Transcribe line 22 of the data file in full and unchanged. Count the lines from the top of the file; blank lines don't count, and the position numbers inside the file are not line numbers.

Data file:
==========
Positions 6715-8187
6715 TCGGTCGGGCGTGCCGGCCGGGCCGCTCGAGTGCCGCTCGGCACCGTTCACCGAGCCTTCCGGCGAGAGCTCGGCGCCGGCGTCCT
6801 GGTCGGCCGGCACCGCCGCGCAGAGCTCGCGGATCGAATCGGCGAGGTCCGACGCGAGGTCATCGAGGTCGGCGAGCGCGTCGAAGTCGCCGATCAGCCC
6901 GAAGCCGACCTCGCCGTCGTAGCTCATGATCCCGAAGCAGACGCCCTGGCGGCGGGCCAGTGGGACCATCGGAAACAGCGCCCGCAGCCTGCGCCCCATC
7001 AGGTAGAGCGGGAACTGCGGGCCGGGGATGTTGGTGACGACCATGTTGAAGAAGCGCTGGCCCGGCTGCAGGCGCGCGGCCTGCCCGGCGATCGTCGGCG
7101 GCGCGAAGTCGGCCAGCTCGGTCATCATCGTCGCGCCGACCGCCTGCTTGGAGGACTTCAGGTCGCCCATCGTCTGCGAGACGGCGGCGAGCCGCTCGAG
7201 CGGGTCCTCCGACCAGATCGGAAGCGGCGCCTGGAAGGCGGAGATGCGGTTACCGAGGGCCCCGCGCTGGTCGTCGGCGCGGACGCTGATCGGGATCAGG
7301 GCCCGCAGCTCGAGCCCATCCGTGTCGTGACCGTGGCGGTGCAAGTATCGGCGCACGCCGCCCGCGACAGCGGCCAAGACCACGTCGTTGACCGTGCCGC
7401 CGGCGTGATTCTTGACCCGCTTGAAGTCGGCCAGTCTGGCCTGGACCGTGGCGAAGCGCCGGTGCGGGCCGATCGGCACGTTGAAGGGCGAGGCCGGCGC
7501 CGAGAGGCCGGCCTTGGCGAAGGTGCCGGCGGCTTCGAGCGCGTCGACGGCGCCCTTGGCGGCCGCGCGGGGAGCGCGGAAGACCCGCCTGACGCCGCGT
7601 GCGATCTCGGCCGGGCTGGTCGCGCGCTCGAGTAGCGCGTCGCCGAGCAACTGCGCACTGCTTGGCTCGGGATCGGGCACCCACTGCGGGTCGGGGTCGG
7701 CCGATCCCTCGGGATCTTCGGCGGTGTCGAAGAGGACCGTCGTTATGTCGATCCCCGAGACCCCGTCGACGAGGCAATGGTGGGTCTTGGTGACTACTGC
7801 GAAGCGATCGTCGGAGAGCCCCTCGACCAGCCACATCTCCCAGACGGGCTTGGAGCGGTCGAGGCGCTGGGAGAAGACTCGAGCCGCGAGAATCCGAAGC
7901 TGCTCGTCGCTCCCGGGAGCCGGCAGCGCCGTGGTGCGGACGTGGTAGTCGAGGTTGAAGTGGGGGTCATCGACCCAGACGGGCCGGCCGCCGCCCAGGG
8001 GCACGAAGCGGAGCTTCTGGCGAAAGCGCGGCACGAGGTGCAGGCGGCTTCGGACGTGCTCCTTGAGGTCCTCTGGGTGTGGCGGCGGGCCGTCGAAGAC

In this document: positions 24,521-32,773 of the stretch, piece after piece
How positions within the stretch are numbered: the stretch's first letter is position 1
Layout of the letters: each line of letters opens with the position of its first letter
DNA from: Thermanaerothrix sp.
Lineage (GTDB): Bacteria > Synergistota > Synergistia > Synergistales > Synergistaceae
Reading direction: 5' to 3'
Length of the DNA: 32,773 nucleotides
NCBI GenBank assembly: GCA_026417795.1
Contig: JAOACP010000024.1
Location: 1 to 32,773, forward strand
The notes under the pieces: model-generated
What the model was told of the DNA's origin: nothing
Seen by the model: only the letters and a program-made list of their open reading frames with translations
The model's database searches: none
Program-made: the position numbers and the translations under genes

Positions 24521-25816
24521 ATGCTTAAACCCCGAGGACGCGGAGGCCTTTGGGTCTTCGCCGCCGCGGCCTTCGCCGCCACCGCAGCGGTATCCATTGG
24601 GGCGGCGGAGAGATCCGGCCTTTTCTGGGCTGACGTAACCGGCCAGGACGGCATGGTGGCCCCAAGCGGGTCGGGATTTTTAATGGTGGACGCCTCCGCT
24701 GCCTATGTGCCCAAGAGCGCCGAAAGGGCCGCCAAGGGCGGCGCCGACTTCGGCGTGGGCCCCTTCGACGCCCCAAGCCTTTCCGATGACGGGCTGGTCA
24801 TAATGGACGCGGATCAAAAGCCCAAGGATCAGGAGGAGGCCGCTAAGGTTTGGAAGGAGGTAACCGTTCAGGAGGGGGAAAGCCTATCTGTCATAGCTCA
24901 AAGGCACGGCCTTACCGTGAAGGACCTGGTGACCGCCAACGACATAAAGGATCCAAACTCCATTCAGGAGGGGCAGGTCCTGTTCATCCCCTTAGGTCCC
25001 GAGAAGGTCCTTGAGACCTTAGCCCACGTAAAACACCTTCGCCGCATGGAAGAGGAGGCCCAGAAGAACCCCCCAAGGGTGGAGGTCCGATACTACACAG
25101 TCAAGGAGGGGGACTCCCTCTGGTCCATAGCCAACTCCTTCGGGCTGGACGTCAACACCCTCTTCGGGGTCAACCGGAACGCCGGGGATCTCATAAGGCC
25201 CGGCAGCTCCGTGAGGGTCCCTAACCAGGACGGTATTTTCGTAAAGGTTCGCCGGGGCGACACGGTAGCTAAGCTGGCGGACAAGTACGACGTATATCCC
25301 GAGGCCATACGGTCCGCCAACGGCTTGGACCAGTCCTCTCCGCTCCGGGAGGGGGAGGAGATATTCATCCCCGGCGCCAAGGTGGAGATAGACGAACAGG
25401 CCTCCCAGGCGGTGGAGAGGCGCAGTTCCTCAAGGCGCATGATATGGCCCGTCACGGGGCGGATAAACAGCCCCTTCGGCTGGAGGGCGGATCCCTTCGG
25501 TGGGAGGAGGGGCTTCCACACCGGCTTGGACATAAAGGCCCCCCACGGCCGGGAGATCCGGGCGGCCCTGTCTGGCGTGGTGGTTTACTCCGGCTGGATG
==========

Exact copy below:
Length of the DNA: 32,773 nucleotides